In their new show Invisible Giant, Feral Theatre have created a political carnival for kids. An engaging fusion of music, poetry, puppetry and physical movement, it documents our painful relationship with plastic in a way that is touchingly human.
Beginning in a world that doesn’t feel quite like ours, we meet the eclectically dressed S.C.U.Z. (Synthetics Collectors in Underground Zones). They are perplexed by plastic: they know that humans loved it, but they don’t know why or what it was for. There’s a sense that they occupy a post-apocalyptic world as they speak in fragmented words and scuttle around like twitchy nocturnal creatures.
The journey of understanding begins with the story of a couple. We witness all the milestones of their unremarkable existence, tracing their marriage, work and domestic life, always marked by the banal and ubiquitous presence of plastic. Every time they type an email, answer the phone, or turn on the TV, plastic is there propping it all up. Their lives are also marked by a frenzied urgency to ensure they get rid of rubbish every week on bin day.
The trajectory is clear: we consume things, we throw them away, then we want to make sure we don’t have to see them again – and we don’t really think about where they’re going.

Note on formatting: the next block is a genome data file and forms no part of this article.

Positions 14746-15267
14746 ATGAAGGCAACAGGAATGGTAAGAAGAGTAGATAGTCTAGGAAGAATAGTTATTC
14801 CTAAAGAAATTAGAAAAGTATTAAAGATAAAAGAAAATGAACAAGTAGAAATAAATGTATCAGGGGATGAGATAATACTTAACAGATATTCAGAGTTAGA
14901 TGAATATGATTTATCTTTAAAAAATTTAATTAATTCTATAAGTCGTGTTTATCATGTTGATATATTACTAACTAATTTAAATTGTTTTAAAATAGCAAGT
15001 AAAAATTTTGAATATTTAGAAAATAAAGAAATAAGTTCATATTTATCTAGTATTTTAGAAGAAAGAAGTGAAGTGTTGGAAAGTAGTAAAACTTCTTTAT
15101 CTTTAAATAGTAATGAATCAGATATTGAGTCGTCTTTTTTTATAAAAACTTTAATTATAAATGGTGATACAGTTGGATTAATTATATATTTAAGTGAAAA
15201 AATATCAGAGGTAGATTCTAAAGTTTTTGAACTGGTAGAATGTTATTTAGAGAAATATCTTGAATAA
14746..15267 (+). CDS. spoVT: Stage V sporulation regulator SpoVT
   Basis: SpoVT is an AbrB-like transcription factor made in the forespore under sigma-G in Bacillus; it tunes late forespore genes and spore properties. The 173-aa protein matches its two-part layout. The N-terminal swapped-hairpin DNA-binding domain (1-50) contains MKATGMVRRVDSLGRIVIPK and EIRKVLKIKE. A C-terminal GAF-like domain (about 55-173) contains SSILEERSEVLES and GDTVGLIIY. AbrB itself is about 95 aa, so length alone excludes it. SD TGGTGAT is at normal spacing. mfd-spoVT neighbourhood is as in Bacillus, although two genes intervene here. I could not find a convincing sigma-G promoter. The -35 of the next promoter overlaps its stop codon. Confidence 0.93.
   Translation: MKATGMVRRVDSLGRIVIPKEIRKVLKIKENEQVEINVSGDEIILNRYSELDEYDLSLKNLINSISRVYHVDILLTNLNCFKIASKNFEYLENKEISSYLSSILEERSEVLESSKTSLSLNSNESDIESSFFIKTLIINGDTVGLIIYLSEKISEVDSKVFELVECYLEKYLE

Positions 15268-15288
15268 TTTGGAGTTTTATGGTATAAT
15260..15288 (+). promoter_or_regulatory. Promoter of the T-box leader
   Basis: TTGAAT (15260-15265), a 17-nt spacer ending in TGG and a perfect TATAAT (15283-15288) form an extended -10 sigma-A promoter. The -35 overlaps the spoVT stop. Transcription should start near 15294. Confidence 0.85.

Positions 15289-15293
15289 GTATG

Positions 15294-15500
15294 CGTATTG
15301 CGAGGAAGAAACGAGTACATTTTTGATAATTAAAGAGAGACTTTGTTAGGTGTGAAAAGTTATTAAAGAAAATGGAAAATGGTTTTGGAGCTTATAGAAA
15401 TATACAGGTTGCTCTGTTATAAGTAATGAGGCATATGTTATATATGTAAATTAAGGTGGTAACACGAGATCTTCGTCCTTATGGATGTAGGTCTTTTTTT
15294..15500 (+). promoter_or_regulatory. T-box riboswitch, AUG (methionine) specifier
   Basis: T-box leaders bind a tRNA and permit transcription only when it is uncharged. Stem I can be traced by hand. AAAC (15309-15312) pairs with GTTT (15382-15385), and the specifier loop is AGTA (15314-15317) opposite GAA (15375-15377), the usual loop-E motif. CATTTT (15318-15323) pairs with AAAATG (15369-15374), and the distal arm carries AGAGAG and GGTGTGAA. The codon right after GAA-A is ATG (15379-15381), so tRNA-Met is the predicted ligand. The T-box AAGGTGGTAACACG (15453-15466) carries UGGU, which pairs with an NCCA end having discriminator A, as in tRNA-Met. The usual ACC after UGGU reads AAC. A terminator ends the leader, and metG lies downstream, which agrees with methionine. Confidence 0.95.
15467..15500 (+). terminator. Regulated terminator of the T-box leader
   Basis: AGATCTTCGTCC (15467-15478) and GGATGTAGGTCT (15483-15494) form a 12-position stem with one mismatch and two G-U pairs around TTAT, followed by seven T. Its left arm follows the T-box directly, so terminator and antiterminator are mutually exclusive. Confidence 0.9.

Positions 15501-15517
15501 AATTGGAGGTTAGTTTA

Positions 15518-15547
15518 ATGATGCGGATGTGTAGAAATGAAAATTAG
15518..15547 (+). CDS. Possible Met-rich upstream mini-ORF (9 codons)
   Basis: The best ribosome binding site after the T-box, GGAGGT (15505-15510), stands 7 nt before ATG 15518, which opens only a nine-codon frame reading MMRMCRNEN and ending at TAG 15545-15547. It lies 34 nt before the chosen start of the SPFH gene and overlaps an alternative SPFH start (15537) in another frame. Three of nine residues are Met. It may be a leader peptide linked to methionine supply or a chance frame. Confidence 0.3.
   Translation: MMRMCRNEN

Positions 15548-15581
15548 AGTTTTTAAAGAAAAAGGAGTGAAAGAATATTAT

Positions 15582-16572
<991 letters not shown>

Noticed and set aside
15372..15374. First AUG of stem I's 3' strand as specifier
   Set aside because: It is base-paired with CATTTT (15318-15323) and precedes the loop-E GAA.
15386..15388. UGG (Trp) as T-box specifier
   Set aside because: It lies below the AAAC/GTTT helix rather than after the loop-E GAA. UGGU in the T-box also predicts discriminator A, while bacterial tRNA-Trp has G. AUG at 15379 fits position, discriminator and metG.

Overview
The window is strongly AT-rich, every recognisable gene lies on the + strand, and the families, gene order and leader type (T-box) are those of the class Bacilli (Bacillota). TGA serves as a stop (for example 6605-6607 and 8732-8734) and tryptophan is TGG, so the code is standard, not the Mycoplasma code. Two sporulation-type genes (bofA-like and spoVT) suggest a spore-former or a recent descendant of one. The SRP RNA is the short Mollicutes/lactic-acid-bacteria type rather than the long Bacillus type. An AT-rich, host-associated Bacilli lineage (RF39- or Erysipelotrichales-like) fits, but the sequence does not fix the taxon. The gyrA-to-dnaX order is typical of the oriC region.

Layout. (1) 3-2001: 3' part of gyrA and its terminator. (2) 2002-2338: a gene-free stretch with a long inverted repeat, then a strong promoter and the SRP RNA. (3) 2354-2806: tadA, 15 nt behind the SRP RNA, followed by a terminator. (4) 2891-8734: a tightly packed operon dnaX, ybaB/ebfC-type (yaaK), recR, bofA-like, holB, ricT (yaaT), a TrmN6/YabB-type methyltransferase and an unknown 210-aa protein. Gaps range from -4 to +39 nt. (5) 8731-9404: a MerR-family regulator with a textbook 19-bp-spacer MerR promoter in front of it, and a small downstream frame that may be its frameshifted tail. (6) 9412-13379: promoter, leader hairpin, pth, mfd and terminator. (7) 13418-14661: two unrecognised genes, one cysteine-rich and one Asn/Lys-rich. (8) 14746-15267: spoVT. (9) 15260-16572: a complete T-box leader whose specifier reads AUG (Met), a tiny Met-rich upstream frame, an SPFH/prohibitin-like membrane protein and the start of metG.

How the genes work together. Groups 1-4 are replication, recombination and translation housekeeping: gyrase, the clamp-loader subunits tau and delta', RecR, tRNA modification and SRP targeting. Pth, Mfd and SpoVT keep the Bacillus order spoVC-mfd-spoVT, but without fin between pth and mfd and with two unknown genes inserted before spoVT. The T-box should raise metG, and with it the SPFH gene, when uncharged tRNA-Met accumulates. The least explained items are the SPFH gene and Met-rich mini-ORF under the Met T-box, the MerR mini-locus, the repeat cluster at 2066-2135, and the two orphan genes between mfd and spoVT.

Our casual, detached relationship with this non-biodegradable material is shown at its most damaging when the couple accidentally throws away their own child, who happens to be made of rubbish. Here, treasure is indiscernible from rubbish, but it’s also a stark reminder of the impact that our abusive relationship towards the environment will have on future generations.
When the Invisible Giant emerges, we understand that this is the same child who was aimlessly tossed in a bin bag, who has grown up on a diet of detritus and is desperate for a friend. It’s a stunning creation, reminiscent of Ted Hughes’ Iron Man, with toothpaste tubs for fingers and tape reels for eyes.
Feral Theatre’s bold storytelling means they do not shy away from difficult aspects of their message, and we see the Invisible Giant condemned to a life of loneliness as he realizes the destructive impact of his very existence. It’s a potent metaphor: the Invisible Giant is an omnipresent threat, ignorant of its own capacity to cause destruction. The fact that it possesses a human face is an uncomfortable reminder of our own complicity through consumption and disposal.
This is an extremely ambitious work that manages to constantly bewitch its audience whilst always pushing at the boundaries of the imagination. The physical movement of the company, seemingly inspired by mime artistry, lights up a piece almost entirely without dialogue, and there’s an array of beautiful imagery throughout.
Much is made of plastic’s inherently fragile quality, with floating patchworks of plastic bags and umbrellas that fly into the sky and don’t come back down. In the same way that American Beauty found poetry in a plastic bag, Feral Theatre convey its horror. With a show that challenges and delights in equal measure, it will be worth keeping an eye on what the company does next.
Book tickets to see Invisible Giant at The Warren.
Images by Afonso Palma, our Brighton Fringe Festival Photographer
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